Saturday, May 4th
Approaches designed to transform communities like RegentParktend to focus on outside interventions such as funding, planning processes, policing and the delivery of social services. But what about the incredible capacity, creativity and resilience of residents who contribute to their communities? Not Your Typical Regent Park Walk will not replicate past tours, which place an over emphasis on fancy new tenants or the community’s challenges with poverty and violence. Instead, the tour will introduce walk participants to unsung local heroes who Jane Jacobs, if she were with us, would describe as “people capable of understanding and acting upon their own self-interest”.
In addition to shining a light on the capacity of local residents and reframing Toronto’s negative “public housing” narrative; this walk is unique because it isn’t narrowly focused on interesting historical buildings, urban planning or the natural environment. The Not Your Typical Regent Park Walk also takes social issues, the capacity of everyday people and the on-going and messy process of community-building into account. By breaking out of the conventional “walk leader” paradigm and creating space for a diverse range of voices, embracing creativity and asking critical questions about collective community building, the Not Your Typical Regent Park Walk gets to the heart of healthy neighbourhoods while facilitating the “challenging conversations” that Jane Jacobs, a true urban activist, dared to ignite.
Join us at 11:00a.m. sharp in front of Tim Hortons located at Parliament andDundas.
Jay Pitter is a senior communications specialist, writer and narratologist. From the onset of her career Jay was not only interested in developing stories; she was passionate about gaining deep knowledge of narrative as a communicative mode, data, art form, economy, social phenomenon and discourse. This passion led Jay down a gratifying career path working in leadership roles such as Arts Curriculum Writer with the Toronto District School Board, Provincial Grants Officer with the Ontario Arts Council, Director of Communications with DIALOG a premier national architectural firm and a Contributing Columnist with CBC RadioCanada. As a mature student, Jay returned to university to complete graduate research in Narrative Theory and Methodology and now seizes opportunities to contribute to academic and community discourse on narratology and narrative inquiry. She has been a guest lecturer at OISIE, the University of York University, CentennialCollege, Seneca College and other educational institutions. Her writing credits include the Walrus, Toronto Star, Fireweed, Climate Change; Who’s Carrying the Burden and Spacing Magazine. Having grown up in a public housing community, Jay is particularly passionate about shining a light on the incredible capacity of individuals living in TCHC communities likeRegentParkand working with community members to share new stories which exemplify local innovation, kindness and hope.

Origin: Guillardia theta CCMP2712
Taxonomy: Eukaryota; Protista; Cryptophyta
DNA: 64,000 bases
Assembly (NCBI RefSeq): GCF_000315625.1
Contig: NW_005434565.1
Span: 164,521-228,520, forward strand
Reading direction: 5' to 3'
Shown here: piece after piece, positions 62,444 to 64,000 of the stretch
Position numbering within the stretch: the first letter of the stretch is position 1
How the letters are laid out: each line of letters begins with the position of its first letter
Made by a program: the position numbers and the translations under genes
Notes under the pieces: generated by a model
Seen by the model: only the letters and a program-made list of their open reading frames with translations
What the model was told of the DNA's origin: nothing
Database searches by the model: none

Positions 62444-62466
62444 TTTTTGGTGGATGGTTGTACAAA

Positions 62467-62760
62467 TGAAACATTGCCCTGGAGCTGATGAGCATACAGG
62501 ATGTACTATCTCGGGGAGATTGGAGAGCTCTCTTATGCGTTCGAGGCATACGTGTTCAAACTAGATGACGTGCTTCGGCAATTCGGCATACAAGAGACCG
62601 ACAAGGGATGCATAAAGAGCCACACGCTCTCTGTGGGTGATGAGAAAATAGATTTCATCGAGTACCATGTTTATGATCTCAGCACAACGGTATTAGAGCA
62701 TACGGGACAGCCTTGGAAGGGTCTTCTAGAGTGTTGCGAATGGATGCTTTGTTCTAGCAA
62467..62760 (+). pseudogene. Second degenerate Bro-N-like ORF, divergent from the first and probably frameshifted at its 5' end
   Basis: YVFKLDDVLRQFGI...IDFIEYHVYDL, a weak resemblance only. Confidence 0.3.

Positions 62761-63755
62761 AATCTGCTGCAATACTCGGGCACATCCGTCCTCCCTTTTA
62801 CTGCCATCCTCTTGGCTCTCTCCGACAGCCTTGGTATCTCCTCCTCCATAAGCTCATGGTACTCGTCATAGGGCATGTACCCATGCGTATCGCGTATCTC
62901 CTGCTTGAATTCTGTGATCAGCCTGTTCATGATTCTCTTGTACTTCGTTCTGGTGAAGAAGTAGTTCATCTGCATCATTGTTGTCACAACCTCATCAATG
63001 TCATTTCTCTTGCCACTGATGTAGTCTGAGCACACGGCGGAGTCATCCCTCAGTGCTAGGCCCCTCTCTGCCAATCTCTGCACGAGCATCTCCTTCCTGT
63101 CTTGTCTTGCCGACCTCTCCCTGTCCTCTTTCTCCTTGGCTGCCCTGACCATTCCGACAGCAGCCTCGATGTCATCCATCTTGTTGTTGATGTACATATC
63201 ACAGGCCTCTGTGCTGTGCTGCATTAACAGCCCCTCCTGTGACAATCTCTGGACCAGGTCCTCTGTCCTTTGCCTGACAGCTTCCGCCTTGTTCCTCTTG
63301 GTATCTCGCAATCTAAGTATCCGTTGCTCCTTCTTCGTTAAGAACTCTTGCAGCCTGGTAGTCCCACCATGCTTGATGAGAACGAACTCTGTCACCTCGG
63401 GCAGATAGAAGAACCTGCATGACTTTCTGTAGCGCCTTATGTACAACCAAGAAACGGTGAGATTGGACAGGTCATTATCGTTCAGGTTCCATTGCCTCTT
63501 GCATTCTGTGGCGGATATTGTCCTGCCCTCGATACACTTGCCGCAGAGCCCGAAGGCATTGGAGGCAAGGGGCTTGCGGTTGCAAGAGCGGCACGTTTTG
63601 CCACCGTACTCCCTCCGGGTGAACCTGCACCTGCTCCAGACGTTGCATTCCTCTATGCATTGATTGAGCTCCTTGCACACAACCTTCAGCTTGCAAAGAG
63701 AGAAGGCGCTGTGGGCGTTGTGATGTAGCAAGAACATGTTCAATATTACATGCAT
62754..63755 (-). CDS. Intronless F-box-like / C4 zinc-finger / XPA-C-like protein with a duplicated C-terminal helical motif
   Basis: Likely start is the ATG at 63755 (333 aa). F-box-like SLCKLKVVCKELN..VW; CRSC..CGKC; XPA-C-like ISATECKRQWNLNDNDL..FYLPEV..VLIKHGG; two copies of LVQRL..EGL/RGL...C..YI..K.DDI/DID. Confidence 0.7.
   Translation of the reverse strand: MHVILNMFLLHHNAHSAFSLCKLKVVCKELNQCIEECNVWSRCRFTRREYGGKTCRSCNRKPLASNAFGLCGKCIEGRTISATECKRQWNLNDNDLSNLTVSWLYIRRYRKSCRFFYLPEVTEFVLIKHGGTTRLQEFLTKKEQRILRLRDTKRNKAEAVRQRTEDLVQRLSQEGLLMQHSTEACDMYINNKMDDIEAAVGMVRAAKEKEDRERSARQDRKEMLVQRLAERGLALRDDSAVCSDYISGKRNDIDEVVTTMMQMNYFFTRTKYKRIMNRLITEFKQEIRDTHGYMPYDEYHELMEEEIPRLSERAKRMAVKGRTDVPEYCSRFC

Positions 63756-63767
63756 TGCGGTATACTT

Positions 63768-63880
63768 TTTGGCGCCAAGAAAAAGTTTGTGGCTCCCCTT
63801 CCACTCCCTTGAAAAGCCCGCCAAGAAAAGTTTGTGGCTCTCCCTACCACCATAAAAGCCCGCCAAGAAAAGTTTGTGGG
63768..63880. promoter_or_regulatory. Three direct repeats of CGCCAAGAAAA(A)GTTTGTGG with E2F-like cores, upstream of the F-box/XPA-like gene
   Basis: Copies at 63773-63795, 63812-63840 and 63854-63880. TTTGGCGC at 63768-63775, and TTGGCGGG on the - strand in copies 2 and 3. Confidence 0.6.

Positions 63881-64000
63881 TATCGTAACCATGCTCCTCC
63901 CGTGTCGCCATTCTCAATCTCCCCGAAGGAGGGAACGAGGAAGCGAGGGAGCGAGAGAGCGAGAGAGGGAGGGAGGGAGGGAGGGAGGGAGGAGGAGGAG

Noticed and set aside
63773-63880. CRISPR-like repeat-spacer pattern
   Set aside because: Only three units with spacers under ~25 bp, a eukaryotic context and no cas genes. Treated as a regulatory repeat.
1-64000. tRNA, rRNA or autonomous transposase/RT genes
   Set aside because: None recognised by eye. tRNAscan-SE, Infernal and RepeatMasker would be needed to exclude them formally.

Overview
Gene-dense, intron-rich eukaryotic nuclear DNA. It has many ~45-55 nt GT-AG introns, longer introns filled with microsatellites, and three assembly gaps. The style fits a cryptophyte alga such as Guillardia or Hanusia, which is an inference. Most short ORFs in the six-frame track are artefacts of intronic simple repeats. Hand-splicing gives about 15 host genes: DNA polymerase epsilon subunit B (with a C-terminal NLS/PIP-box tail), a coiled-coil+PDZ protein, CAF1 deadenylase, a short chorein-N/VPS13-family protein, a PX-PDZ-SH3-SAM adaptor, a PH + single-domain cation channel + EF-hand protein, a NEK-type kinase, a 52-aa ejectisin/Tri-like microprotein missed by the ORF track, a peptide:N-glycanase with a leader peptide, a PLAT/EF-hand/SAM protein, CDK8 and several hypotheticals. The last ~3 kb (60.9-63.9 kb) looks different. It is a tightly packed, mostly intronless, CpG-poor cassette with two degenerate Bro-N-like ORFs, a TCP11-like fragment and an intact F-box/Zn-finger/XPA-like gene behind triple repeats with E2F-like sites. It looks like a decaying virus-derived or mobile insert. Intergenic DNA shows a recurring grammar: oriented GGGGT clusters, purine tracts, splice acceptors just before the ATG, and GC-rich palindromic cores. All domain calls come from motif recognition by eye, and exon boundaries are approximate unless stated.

Formed in 1998 by the dynamic duo of poet, lyricist, activist, singer and Bengali-rooted tough-guy Rosina Kazi and her life partner, producer, sound designer, philosopher, aphorismist and Barbados-born king of chill, Nicholas Murray, LAL has always proved hard to describe. Their musical experience is wide with Murr having been a member of the seminal hip hop collective, da Grass Roots and designed sound for theatre and film and Rosina , a cultural worker who fuses art and social justice. They’re a band, but not only a band - they're a music making magical mushroom, the visible flowering part of a much larger organism, connected with very fine but infinitely resilient roots.
We can talk about LAL’s music using words that eventually abandon us: electronica, trip-hop (remember that?), electronic soul, jazz, pop, protest music, justice jams, downtempo beats, lounge, funk, world, multcult, etc etc. Or we can talk about HOW they make music, How they live their lives, how they run their music-making firm and how the line we draw around. LAL takes the long view, they’re in it for the long haul, obsessed with making music but more obsessed with using the making of music as a way to materialize ways of being together, fostering a sharing of resources, ideas and, at bottom, maintaining a tenacious hope that persists despite the frightening world we live in.